The ‘unfair’ gender neutral film awards get a second chance tonight

So tonight again no prize for best actor or actress, but best leading or supporting role. And next week the Televiziergala will also have a gender-neutral prize for television presenters.

‘Moving along with the zeitgeist’, was what the organization of the Golden Calves called it last year, after which a major discussion broke out in the film world. This is too soon, critics keep saying, there is still too much inequality between men and women.

‘More chance for white straight man’

For example, Fedja van Huêt, last year’s winner of the most important Golden Calf, best leading role in a feature film, made himself heard. Last month he said in Het Parool that he thinks the recognition for his acting is ‘great’, but that he would approach the award ceremony differently.

“I understand the idea of ​​no longer distinguishing between roles for women and men, it was decided with good thought, but I would have preferred more awards. […] Most roles still go to straight white men. If you are a woman there are fewer, if you are black even less. That really needs to change.”

Last year, actor Katja Herbers wrote off her frustration on Twitter. Her tweet was often quoted afterwards.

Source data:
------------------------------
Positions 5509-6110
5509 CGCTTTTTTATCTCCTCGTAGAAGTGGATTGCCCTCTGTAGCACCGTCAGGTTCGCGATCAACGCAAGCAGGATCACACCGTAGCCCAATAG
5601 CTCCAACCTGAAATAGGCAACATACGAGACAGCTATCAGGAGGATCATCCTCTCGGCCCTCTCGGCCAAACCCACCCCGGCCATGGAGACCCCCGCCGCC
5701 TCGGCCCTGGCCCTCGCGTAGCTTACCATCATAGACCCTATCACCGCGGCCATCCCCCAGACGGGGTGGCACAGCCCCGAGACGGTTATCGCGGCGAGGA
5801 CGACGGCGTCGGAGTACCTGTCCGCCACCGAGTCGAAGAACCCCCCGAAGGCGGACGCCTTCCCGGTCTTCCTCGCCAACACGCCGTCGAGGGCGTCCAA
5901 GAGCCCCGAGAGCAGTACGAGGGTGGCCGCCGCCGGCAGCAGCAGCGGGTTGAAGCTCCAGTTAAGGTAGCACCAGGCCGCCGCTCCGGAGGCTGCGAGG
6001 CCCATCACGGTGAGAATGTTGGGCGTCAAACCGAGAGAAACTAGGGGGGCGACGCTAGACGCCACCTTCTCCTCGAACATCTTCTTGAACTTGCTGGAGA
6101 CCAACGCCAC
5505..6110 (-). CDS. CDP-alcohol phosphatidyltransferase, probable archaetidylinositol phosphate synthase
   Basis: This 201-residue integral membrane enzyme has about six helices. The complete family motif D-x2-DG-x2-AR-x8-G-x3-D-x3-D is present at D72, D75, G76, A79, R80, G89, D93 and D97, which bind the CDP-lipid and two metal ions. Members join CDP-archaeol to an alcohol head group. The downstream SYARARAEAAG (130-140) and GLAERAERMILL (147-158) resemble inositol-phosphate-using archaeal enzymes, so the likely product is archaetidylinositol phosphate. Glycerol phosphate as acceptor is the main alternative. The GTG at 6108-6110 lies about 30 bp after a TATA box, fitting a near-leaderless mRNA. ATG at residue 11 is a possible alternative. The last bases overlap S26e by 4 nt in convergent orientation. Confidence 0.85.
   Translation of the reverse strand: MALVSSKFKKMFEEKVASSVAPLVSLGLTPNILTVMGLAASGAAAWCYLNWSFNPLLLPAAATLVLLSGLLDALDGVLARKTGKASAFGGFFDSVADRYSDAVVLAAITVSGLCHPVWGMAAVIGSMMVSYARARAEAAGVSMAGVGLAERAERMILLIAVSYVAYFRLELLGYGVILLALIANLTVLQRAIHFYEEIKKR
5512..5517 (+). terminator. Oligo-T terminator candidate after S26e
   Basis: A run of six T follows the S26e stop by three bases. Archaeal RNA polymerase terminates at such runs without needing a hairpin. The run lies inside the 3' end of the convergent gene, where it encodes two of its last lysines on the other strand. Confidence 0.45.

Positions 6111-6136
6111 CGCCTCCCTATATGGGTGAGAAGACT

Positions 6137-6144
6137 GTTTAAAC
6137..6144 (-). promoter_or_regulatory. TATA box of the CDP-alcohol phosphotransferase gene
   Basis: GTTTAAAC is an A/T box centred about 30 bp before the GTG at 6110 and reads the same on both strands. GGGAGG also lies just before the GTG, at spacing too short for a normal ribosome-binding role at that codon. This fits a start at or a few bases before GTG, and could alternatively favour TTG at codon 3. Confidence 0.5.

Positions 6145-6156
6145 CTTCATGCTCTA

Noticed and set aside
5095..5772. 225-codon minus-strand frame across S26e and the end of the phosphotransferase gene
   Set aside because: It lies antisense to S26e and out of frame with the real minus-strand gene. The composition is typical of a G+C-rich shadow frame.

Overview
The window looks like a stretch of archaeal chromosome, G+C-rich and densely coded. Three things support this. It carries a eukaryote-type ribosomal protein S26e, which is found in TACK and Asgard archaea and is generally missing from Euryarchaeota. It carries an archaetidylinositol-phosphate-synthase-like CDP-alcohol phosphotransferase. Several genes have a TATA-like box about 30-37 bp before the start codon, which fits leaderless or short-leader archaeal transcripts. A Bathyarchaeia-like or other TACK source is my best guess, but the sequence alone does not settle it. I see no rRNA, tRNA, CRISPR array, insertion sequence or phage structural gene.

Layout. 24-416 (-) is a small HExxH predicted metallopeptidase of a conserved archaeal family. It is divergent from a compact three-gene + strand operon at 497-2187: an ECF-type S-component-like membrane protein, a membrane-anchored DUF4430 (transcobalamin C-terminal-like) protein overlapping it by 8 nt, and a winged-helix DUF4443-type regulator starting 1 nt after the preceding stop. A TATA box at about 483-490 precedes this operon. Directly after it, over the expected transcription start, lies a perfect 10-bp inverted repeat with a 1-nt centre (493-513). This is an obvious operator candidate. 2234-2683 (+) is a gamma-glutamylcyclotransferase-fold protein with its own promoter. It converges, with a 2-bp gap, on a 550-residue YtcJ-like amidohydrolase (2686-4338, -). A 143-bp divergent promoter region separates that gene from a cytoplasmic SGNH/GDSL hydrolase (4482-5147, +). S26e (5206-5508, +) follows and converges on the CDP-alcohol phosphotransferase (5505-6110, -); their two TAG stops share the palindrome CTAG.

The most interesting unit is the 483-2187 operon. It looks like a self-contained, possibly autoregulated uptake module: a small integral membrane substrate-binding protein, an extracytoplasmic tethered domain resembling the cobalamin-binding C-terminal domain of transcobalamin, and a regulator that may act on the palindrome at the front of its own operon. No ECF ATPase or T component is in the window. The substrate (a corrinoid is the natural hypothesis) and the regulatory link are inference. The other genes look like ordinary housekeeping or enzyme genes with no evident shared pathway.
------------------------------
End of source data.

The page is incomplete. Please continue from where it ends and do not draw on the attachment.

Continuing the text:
Very slight shift

Recent research into the position of women in the Dutch film and television sector confirms that inequality still exists. Utrecht University counted from almost 2500 fiction and documentary productions from 2011-2020 how many women and men were involved in leadership positions and in leading and supporting roles.

The conclusion: the past ten years has seen a very slight shift towards greater equality. But overall, men are dominant (69.6 percent) when it comes to leadership roles and lead and supporting roles. 40% of the lead and supporting roles are women. And: the more expensive and longer a production, the fewer women are involved and the more men.

Manouschka Zeegelaar Breeveld, actor and chairman of ACT Acteursbelangen, supports the decision to make the film awards gender neutral. Ultimately, the benefits outweigh the drawbacks, she says.

For example, attention is now being paid to the underlying problem, inequality. She also points to an increasing group of people who do not identify as male or female. At least they qualify now.

‘Positive discrimination still needed’

Rosemarie Buikema, professor of Art, Culture and Diversity at Utrecht University, thinks it is too early. “The problem is that we are not yet that far in society and the film world. We have to catch up first. As long as that doesn’t happen, positive discrimination with separate categories is still important.”

What then has to change? More serious roles for women, for example, says Buikema. “Roles are often still very masculine or feminine. Female leading roles are often about the more feminine themes. That has to be broken first.”

This has to be done in the workplace and by screenwriters. “You can adjust the prices, but if there is no policy at that level, it doesn’t make much sense.”

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